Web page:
On the first of February 1939, 139 young males entered the doors of Newcastle Technical High, the first students to ever set foot in the school’s halls.
In the five years following inauguration, most of these students would form lasting friendships, the ‘Class of 39’ holding frequent reunions in the years after graduation.
Next year will mark the school’s 80th anniversary. It has left a stellar history, and a fascinating insight into the Newcastle of the early to mid-20th century.
Led by headmaster P.G. Price, the school offered mathematics, science, english, history, German, woodwork and metalwork for its young male cohort. As the school’s student numbers increased, so did the subjects offered.
Physical education was also included at the school, encouraged by Mr E. J. Winter from the Department of Education. Physical education included inter-house sports competitions, with students being assigned to one of four “houses” named Burrawang, Cudgerie, Marara, and Nyora. These events were held at the No.1 Sports Ground in Newcastle West. The school also competed against other schools in the district.
The Second World War
The Technical High School wasn’t the only thing to begin in 1939. At the time, the world was in political turmoil, with the Second World War breaking out in Europe in 1939.
With Australia’s close ties to England and the British Empire during the early-mid 20th century, schools discussed and informed students on the events taking place in Europe, including Dunkirk, the Battle of Britain, and D-Day. Charity events were organised at the school, such as the Penny for Britain initiative. Students were asked to pay a penny to attend, with funds collected being sent to Britain for the war effort and food relief parcels.
The Pacific War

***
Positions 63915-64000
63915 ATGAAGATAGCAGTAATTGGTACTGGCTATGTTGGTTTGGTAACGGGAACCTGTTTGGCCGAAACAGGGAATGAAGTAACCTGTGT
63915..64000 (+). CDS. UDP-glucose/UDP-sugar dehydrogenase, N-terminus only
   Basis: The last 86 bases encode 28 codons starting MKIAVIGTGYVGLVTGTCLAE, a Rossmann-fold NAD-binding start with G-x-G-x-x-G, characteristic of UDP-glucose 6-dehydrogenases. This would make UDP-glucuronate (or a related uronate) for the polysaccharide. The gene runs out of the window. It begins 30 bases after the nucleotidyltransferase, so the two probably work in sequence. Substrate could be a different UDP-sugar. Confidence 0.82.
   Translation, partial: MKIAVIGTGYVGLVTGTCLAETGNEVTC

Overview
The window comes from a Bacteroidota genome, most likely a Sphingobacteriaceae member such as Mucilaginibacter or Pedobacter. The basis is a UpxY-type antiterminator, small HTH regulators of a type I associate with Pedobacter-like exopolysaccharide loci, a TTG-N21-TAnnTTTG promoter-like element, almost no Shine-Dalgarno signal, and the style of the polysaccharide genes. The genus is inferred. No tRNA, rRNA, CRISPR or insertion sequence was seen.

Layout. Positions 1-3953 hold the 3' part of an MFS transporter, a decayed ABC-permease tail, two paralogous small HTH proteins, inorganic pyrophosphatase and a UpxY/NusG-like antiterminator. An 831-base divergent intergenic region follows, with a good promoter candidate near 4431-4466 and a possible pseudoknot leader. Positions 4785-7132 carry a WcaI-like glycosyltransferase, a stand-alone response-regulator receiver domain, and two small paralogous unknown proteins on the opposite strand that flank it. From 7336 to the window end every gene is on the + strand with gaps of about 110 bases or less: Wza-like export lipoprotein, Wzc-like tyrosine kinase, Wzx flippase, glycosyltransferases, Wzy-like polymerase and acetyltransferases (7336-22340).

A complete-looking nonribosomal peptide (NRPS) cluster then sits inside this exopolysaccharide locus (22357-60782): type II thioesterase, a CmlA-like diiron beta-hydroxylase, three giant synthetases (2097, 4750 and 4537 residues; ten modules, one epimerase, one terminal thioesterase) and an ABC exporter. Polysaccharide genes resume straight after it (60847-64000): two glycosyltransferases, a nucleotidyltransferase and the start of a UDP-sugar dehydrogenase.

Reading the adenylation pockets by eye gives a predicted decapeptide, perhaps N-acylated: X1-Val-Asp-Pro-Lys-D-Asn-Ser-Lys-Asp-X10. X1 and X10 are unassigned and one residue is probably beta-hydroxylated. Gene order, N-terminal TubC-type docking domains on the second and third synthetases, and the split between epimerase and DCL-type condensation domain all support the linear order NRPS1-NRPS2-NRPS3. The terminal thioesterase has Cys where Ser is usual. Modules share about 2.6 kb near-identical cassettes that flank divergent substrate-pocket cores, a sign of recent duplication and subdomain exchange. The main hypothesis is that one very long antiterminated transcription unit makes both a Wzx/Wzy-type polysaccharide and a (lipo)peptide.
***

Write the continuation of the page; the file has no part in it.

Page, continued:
In 1941, the war was brought to the Pacific, with bombings in Darwin and submarine attacks on Eastern coastline. Newcastle was one of the cities attacked, the town preparing for an invasion. Newcastle Technical School made efforts to protect their students, air-raid shelters being built adjacent to the school and air-raid drills being organised to prepare students for the possibility of an attack.
A notice in the Newcastle Sun (June 10, 1942) warned parents and students that some students who lived in outer suburbs may not be able to return home if a raid was imminent. Plans had been made for families who lived close to the school to take students in. A shelter in the basement was also planned as accommodation for the students, each bay accommodating 30 boys and four reinforced concrete floors sitting above the basement. Trenches at the back of the school were also used as a backup in case a raid was made before the basement was completed.
Students were also involved with Newcastle and Australia’s defence in the war. Some boys were appointed to an Army School Cadet unit, issued with Number 310 rifles. Younger students joined the National Emergency Service. These boys were appointed as ‘messengers’, delivering messages by bicycle to the headquarters and assisting the wardens in carrying out tasks. Children were also trained to assist ambulance officers in the treatment of injuries, helping evacuate people, and preparing for blackouts.
1943 and onwards
The first students of Newcastle Technical High School reached their final Leaving Certificate year in 1942 and 1943. Twenty-nine students were listed in the school’s magazine, Gleam, announcing their examination results in the eight subject offered.
By the end of the 1940s, Tech High had vacated its Tighes Hill site, relocating to Broadmeadow. It continued as Tech High until 1977, when the school amalgamated with Cooks Hill Girls High School and became Merewether High School.